An F-15E drops a B61-12 test unit during a development flight test at the at the Nevada Test and Training Range on July 21,2015. Screenshot from video by Staff Sgt. Cody Griffith/U.S. Air Force
April 29 (UPI) -- Boeing has been awarded a $127.6 million contract for the Air Force's B61-12 nuclear bomb life extension program.
The new contract modification, which covers Lot 1 and Lot 2 long lead items, brings the cumulative value of the previously awarded contract to $131.9 million, the Defense Department announced Friday. Fiscal year 2018 and 2019 procurement funds, and fiscal year 2019 research and development funds in the amount of $29.2 million are being obligated at the time of award.
Work will be performed in Saint Charles, Mo., with completion expected by Aug. 31, 2020.
The National Nuclear Security Administration, which is part of the Energy Department, maintains and enhances the U.S. nuclear weapons arsenel without nuclear explosive testing.
"The B61-12 Life Extension Program is essential to enabling the NNSA to accomplish its
mission to certify the effectiveness of the nation's nuclear deterrent," according to the agency.
With almost 50 years of service, the B61 nuclear gravity bomb, deployed from U.S. Air Force and North Atlantic Treaty Organization bases, is the oldest and most versatile weapon in the U.S. stockpile.
Numerous modifications have been made to improve the B61's safety, security, and reliability, and four B61 variants remain in the stockpile: the 3, 4, 7, and 11.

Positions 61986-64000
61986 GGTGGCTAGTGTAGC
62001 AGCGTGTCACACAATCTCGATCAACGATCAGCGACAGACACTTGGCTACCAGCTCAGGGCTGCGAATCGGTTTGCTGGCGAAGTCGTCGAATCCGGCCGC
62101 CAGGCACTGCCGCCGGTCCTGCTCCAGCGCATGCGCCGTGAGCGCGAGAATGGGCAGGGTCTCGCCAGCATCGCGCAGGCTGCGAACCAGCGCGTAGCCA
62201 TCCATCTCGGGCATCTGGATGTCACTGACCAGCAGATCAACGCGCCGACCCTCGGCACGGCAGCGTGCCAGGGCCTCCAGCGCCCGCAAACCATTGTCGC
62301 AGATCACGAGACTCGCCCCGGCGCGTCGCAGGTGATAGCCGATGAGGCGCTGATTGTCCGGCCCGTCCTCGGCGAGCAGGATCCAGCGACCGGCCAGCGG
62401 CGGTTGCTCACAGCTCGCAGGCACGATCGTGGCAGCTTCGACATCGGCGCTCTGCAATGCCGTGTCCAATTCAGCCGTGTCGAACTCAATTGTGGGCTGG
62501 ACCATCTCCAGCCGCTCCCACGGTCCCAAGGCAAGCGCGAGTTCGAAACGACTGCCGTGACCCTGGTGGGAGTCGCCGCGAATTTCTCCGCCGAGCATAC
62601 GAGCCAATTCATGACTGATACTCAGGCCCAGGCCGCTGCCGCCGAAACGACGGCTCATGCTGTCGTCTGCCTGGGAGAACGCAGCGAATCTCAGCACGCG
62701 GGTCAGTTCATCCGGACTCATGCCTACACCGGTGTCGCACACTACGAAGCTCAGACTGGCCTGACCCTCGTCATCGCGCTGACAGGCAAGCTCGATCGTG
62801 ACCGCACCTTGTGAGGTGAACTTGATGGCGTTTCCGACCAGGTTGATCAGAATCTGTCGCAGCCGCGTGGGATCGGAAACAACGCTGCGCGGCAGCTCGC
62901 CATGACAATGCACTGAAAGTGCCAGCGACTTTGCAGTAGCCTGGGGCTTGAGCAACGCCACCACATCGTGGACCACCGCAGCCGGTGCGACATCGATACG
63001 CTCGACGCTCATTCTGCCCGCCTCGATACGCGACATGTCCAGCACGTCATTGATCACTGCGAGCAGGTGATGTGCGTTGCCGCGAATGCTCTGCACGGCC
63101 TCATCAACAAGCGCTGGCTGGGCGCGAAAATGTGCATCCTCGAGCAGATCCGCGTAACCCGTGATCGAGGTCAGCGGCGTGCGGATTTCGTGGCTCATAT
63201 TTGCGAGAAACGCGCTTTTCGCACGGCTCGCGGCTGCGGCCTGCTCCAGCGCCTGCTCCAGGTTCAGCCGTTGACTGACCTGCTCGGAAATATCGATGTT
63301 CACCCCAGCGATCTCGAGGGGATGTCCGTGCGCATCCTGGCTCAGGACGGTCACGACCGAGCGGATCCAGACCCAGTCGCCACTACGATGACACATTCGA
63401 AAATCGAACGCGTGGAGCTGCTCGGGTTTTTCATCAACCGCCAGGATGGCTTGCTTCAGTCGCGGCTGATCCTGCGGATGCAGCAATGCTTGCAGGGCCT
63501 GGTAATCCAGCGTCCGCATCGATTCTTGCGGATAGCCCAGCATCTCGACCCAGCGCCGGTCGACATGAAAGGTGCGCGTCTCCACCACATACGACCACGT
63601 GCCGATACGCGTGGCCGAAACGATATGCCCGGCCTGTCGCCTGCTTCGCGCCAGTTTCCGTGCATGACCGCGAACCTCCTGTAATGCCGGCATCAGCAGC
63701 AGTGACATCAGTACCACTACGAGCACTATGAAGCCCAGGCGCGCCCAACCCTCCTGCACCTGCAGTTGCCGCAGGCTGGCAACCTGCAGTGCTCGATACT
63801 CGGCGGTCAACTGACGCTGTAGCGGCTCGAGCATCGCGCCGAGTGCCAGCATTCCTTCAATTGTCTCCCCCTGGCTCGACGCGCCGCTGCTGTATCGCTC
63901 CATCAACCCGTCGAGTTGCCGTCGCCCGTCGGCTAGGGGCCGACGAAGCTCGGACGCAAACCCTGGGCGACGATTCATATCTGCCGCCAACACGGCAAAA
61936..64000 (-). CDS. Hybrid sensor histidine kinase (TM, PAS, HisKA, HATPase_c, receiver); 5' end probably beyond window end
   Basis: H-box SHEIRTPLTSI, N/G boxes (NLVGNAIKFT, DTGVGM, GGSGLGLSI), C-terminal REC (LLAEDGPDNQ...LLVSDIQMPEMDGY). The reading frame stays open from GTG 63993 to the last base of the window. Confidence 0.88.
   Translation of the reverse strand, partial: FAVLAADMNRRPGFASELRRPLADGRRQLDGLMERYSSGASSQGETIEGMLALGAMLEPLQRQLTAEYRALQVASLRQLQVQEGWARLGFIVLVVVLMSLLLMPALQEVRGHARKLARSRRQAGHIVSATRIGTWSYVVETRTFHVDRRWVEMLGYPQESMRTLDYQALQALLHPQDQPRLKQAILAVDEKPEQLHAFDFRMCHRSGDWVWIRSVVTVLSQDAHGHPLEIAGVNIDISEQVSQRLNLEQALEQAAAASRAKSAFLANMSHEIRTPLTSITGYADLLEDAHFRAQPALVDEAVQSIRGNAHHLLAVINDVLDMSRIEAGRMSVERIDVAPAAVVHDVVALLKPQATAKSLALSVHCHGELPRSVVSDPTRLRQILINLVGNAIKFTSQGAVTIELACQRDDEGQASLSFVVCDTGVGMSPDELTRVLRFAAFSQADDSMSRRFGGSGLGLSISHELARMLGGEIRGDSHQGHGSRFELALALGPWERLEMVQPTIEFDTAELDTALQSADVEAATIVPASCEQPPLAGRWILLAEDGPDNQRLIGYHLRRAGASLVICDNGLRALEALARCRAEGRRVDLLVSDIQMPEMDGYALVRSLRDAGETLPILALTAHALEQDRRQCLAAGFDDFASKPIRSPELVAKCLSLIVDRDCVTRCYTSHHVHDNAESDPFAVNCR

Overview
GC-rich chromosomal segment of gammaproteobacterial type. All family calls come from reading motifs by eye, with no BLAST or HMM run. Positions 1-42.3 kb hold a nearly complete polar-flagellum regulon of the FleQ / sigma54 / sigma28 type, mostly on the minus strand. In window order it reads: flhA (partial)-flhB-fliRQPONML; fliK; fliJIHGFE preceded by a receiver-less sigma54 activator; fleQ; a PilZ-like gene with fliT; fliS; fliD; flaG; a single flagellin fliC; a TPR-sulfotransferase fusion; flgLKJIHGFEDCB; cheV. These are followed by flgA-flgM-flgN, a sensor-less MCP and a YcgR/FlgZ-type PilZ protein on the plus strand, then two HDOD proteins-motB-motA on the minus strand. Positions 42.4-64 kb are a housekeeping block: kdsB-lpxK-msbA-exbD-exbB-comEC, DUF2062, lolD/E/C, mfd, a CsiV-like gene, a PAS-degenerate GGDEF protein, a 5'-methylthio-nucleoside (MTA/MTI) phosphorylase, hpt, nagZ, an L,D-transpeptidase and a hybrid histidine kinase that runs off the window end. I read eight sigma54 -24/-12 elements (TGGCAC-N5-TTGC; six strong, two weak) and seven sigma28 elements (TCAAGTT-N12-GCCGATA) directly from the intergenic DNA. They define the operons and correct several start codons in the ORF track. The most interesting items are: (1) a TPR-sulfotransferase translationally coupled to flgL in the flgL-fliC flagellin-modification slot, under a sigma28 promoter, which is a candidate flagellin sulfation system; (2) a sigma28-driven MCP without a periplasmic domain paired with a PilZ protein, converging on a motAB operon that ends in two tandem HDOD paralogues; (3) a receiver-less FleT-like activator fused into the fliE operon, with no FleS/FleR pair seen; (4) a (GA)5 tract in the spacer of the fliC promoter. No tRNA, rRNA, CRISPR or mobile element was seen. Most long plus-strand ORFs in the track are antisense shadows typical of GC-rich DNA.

"However, the aging weapon system requires a life extension to continue deterring potential adversaries and reassuring our allies and partners of our security commitments to them," the agency said.
The NSSA wants to extend the life of the B61 nuclear gravity bomb by at least 20 years, as well as increase the security, performance and safety of the weapon system.
The first production of the 12-variant unit will occur in fiscal year 2020. The bomb will be approximately 12 feet long and weigh about 825 pounds.
The NNSA has asked for $793 million in fiscal year 2020 to continue developing and begin production of the B61-12 gravity bomb life-extension program, and $899 million to refurbish the existing warhead by the new air-launched cruise missile under development by the Air Force, according to the Arms Control Association.